Megadungeon Hall of Fame Post: "With New Old Eyes"

One of the down sides to living in the digital age is being inundated with information--information that is sort by what is newest, not by what is best. Social media (including blogging) presents us with lots of trivial ephemeral stuff (including nonsense random tables featuring elf farts), while good stuff gets buried.

Michael (The Society of Torch, Pole, and Rope) posted With New Old Eyes back on December 5, 2008. It remains to this day the single best post or article that I have seen on creating and running a megadungeon. Instead of giving yet more guidelines and principles, Michael encourages to jettison anything that isn't helpful to actual play and having fun in the megadungeon. He does this by offering up these five points:
  • "Stop worrying and love the dungeon"
  • “Balance Realism and Fun, but when in doubt, Fun always trumps Realism”
  • “The Fantastic, when cranked up to eleven, somehow equals the Realistic”
  • “Never be afraid to say ‘no’ to the dice, but also never be afraid to say ‘yes’”
  • “Plant many seeds, but only tend the ones that grow”
I really like #1 and #5--running a dungeon should be fun. Those two points really help the GM/DM/LL/TK/CK/Ref remain focused on the fun and what is working. Point #3 is the point that I need to remind myself of...I forget how cool fantastic and weird are. If a dungeon must pass a realism test to be played, then playing in a dungeon is not the correct option for the GM or players.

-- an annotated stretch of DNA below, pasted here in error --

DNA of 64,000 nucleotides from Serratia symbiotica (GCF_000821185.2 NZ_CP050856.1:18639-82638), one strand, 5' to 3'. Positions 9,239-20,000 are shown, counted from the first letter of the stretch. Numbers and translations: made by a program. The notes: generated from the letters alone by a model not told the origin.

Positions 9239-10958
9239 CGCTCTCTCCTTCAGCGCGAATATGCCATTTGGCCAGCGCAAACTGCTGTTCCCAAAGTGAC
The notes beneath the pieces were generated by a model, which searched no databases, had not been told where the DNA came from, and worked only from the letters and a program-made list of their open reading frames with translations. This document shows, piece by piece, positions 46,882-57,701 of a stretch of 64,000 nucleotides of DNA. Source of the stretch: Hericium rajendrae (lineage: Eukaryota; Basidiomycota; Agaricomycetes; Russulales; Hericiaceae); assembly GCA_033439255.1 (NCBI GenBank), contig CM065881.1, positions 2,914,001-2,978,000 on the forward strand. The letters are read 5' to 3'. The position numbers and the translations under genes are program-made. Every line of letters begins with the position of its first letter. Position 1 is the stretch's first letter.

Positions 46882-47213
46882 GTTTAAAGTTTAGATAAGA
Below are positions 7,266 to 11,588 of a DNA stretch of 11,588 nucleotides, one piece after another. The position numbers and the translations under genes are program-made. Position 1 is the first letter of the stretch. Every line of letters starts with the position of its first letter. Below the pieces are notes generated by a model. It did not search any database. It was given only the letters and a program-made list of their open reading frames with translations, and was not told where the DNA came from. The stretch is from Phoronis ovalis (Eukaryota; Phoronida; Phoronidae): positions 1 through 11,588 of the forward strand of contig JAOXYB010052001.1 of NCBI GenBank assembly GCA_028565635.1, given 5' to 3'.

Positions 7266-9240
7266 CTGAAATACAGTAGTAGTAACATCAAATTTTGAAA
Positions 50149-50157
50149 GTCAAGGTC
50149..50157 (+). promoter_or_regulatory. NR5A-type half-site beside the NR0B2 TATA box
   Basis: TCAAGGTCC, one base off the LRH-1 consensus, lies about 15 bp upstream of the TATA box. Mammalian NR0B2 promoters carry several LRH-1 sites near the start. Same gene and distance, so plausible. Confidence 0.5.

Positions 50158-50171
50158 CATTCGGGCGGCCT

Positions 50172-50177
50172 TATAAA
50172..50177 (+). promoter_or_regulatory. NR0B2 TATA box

What online posts or articles have you read that made a difference in the way you play? Are there dungeon/megadungeon posts or articles that I should add to my Megadungeon Links Page?


  1. I struggle mightily with the balance of fun for fun's sake, and realism. I always want that layer of realism underneath, and it colors everything I do in the dungeon. I'm not averse to "magic" being the reason for something, but there still ought to have been a reason for it, you know?

  2. Rationality is my biggest struggle, too. I try to flip it and make it work for me--there is a rational to the dungeon that unfolds for the players. I am not sure it is actually working, but that is how I am going at it. The PC game, Myst, is my inspiration. On the surface, the premise of the game has no connection with any real world experience. Once you start play, however, there is an inner logic that unfolds that sucks you in.

    I am not sure any of it makes sense. The alternative is do some LSD and then create the dungeon (not advocating, just pointing out the option).